Professor, Neurological Surgery
Executive Director, UofL Kosair Charities Center for Pediatric Neurorecovery
It was curiosity that sparked Andrea Behrman’s intrigue in pediatric neurorecovery.
Early in Behrman’s medical career, she worked in a rehabilitation center and would often treat patients with significant spinal cord injuries.
“I would watch these patients and occasionally a brace would come loose and they’d be standing briefly, or their knee would spasm, and I would think ‘They have some brain control over things people think they don’t. There’s just something masking their potential’,” she said.
So Behrman set about to unmask it, focusing on children who had lifetimes of possibility ahead.
In her years as a clinician and researcher, including nearly a decade at UofL, she has continued to search for answers to help children with spinal cord injuries regain movement and motion. Behrman is not only a preeminent leader in the field, but she is a beacon of hope for children and families across the globe.
“We walk beside these children for a period in their lives, providing an incredible service that opens opportunities for them to reach their potential,” she said. “We’re physically helping them, but opening these doors means they can participate in the world much differently.”
Behrman, professor of neurological surgery, and her team at UofL have pioneered the use of locomotor training in children, partnered with UofL’s Speed School of Engineering to manufacture the latest technology involved in treatment and employed innovative, science-based therapies that are changing lives for children.
“In order to achieve what you want to achieve, you have to push the envelope and challenge some of the science for understanding and to try to apply it,” Behrman said. “Life is one big adventure and one big learning event, and that’s why this is of interest. We know differently and we know more than we did when I started my career. And that means we need to make decisions differently.”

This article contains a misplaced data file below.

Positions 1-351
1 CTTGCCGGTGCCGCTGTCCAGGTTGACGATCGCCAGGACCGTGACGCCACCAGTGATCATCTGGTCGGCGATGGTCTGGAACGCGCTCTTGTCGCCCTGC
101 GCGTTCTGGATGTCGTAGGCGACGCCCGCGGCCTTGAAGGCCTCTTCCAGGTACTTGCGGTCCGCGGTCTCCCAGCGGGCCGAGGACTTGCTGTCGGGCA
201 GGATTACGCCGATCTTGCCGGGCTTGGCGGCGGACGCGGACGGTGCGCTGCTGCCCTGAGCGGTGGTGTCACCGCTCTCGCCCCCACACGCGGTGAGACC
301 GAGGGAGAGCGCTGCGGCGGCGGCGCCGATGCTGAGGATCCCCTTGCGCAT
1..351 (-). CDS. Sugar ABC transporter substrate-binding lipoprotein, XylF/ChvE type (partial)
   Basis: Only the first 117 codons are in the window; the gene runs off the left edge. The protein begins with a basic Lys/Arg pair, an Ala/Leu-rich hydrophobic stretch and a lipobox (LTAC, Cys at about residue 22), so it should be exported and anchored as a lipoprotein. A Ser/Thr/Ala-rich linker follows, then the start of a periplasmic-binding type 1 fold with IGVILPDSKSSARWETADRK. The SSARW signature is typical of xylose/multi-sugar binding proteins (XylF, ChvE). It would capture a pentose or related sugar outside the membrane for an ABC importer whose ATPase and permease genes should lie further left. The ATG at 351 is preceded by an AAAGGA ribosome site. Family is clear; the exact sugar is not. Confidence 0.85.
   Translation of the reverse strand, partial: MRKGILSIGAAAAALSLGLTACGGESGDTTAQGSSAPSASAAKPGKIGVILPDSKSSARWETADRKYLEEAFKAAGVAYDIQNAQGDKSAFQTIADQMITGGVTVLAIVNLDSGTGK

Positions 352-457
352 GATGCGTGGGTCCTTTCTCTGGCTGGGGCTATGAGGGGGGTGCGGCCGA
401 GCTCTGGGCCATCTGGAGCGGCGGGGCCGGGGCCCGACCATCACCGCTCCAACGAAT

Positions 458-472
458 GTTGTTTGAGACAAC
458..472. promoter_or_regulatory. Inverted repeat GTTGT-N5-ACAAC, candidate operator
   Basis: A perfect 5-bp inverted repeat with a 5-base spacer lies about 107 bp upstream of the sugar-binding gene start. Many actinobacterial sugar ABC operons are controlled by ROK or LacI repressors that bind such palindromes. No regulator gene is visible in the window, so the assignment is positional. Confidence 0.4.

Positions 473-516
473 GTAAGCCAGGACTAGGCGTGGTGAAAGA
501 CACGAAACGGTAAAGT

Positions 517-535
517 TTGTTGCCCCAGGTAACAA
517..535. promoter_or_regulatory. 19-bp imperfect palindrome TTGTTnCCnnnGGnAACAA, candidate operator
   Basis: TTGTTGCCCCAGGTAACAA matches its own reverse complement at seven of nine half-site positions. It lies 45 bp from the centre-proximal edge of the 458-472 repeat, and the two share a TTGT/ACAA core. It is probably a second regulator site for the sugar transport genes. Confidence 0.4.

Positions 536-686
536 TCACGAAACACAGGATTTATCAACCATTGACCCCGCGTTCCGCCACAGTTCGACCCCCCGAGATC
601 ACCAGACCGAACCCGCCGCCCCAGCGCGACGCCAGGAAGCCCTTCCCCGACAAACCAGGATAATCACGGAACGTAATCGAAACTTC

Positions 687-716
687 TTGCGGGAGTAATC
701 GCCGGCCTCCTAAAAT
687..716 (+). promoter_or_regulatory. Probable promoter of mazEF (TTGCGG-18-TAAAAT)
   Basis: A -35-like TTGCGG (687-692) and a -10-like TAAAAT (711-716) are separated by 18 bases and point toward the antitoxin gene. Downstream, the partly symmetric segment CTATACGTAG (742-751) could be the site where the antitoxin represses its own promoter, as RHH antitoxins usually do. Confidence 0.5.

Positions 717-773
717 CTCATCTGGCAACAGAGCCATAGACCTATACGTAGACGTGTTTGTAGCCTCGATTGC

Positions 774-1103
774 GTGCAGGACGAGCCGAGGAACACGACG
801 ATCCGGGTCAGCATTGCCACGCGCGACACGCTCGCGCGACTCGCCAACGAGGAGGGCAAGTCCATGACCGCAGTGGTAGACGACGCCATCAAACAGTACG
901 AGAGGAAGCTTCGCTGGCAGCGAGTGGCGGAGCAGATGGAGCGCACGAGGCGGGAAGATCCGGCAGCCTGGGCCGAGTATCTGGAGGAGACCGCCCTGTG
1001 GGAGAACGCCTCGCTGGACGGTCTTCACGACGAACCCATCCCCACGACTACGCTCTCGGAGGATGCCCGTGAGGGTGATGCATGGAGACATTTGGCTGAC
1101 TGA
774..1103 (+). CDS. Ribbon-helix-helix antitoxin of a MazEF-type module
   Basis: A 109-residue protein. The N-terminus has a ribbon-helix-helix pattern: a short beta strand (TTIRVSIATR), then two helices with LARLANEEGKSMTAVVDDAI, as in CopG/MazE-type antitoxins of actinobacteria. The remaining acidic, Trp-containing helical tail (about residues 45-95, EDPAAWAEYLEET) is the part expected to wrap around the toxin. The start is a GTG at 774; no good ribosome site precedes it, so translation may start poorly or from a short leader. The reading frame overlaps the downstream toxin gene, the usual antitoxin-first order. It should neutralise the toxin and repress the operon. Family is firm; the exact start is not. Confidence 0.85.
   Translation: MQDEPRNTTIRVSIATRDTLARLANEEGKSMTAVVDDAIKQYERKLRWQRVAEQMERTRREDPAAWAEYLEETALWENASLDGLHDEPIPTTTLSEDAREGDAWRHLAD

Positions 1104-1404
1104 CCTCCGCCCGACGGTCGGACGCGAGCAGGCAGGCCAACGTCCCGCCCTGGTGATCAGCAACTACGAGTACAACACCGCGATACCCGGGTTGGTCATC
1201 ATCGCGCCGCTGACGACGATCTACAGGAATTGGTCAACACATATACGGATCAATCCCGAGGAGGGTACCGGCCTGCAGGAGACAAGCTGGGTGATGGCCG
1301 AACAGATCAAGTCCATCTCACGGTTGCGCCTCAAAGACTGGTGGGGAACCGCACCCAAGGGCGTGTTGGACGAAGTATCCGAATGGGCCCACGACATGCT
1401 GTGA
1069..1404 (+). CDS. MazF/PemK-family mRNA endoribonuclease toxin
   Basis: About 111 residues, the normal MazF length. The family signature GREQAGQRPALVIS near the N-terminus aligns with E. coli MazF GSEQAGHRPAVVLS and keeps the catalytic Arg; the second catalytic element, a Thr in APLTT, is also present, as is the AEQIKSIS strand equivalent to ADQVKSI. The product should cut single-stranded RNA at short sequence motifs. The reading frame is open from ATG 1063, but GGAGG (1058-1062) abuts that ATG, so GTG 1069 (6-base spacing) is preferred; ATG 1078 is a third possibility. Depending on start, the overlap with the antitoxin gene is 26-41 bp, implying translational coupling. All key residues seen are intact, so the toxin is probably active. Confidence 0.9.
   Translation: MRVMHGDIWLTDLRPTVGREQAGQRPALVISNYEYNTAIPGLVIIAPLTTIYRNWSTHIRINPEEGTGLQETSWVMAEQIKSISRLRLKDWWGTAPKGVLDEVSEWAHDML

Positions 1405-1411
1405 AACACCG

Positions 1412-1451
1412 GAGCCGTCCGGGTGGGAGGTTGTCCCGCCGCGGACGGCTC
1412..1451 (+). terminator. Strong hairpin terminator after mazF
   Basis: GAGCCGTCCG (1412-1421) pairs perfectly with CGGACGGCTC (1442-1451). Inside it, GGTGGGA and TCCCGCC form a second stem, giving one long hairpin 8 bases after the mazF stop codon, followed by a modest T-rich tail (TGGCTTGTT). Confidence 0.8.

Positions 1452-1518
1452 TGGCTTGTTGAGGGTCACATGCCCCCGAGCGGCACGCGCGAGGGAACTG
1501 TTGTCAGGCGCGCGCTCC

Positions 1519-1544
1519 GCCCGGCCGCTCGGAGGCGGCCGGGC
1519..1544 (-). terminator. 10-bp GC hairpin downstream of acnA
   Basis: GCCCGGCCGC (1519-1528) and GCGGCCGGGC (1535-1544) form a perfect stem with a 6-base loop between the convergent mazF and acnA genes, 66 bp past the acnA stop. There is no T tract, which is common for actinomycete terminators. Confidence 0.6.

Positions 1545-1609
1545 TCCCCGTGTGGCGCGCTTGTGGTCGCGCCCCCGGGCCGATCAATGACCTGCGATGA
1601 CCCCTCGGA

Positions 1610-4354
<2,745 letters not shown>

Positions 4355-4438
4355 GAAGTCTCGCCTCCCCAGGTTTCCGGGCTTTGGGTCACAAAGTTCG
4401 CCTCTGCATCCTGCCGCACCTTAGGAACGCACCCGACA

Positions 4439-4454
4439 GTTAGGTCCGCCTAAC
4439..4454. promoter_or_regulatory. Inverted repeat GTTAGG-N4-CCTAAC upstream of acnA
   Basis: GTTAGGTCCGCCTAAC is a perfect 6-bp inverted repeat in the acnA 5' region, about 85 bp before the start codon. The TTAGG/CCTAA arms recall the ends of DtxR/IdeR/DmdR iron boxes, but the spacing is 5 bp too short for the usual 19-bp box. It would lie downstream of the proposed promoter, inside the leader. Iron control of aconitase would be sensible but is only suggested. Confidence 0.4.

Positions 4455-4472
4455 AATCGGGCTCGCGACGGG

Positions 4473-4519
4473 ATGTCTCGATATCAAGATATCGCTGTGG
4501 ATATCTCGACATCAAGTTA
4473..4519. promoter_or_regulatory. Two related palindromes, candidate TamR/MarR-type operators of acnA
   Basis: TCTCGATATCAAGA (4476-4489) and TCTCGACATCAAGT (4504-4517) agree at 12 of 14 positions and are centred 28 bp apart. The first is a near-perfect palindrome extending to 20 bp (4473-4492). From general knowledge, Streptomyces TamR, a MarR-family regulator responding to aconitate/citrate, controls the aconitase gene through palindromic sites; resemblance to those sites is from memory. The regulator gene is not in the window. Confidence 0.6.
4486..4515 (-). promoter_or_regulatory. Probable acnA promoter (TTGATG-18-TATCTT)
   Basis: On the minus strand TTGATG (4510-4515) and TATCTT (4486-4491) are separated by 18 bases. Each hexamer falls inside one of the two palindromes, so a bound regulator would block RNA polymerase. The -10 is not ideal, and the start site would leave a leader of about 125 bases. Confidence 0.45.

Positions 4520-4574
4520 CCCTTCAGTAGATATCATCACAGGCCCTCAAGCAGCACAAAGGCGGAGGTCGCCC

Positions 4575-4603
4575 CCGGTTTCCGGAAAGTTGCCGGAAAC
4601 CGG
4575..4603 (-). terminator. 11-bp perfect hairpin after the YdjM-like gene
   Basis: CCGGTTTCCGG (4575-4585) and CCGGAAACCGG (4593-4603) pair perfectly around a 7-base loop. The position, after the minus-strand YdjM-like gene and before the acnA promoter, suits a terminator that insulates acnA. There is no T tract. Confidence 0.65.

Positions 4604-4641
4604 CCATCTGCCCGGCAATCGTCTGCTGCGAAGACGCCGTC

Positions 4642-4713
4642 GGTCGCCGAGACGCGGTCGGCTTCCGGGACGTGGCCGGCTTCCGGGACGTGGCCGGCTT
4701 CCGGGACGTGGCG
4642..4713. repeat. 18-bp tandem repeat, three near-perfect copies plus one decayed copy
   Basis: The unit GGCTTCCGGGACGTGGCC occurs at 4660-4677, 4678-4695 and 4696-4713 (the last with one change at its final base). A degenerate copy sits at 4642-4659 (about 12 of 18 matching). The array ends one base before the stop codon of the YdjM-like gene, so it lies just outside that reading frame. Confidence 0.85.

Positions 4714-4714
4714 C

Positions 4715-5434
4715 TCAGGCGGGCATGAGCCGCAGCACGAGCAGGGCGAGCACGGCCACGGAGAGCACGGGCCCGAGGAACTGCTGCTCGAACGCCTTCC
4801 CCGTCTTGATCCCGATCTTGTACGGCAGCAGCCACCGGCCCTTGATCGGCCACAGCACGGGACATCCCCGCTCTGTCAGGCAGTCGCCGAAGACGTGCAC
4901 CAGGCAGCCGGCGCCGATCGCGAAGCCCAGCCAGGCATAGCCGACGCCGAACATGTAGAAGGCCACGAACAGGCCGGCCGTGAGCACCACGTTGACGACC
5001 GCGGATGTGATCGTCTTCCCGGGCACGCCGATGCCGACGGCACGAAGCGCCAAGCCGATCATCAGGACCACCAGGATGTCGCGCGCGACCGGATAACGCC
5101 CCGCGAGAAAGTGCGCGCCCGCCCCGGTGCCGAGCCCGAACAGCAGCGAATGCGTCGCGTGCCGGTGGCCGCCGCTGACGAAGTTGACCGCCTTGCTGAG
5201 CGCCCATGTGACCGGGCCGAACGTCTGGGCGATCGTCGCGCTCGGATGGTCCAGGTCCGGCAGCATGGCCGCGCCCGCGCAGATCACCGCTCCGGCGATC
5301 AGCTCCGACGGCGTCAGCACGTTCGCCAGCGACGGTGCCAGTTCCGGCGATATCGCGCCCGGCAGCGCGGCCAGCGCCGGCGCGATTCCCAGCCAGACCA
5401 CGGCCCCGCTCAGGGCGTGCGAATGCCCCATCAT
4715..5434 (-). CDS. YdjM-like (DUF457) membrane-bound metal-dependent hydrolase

Behrman came to UofL in 2012 to start the pediatric neurorecovery program, but also to be surrounded by other leaders in spinal cord research, including Susan Harkema, whose groundbreaking work with epidural stimulation led to paralyzed patients with complete spinal cord injuries being able to walk again. Behrman also knew she was joining peers and scientists “studying things in a different manner that could propel us forward” and that she would collaborate with an invaluable partner in Kosair Charities.
“Kosair Charities commitment to this community, the combination of resources and commitment to science, and then how we can fast track it into application. You can’t get this at your local outpatient pediatric clinic.”
What she didn’t necessarily expect was to find that Louisville itself is an entire community dedicated to finding solutions leading to healthier lives.
“People appreciate what’s being done for the greater good in Louisville” she said. “That grassroots level of kindness and appreciation, that drive for helping our community be better together is amazing.”back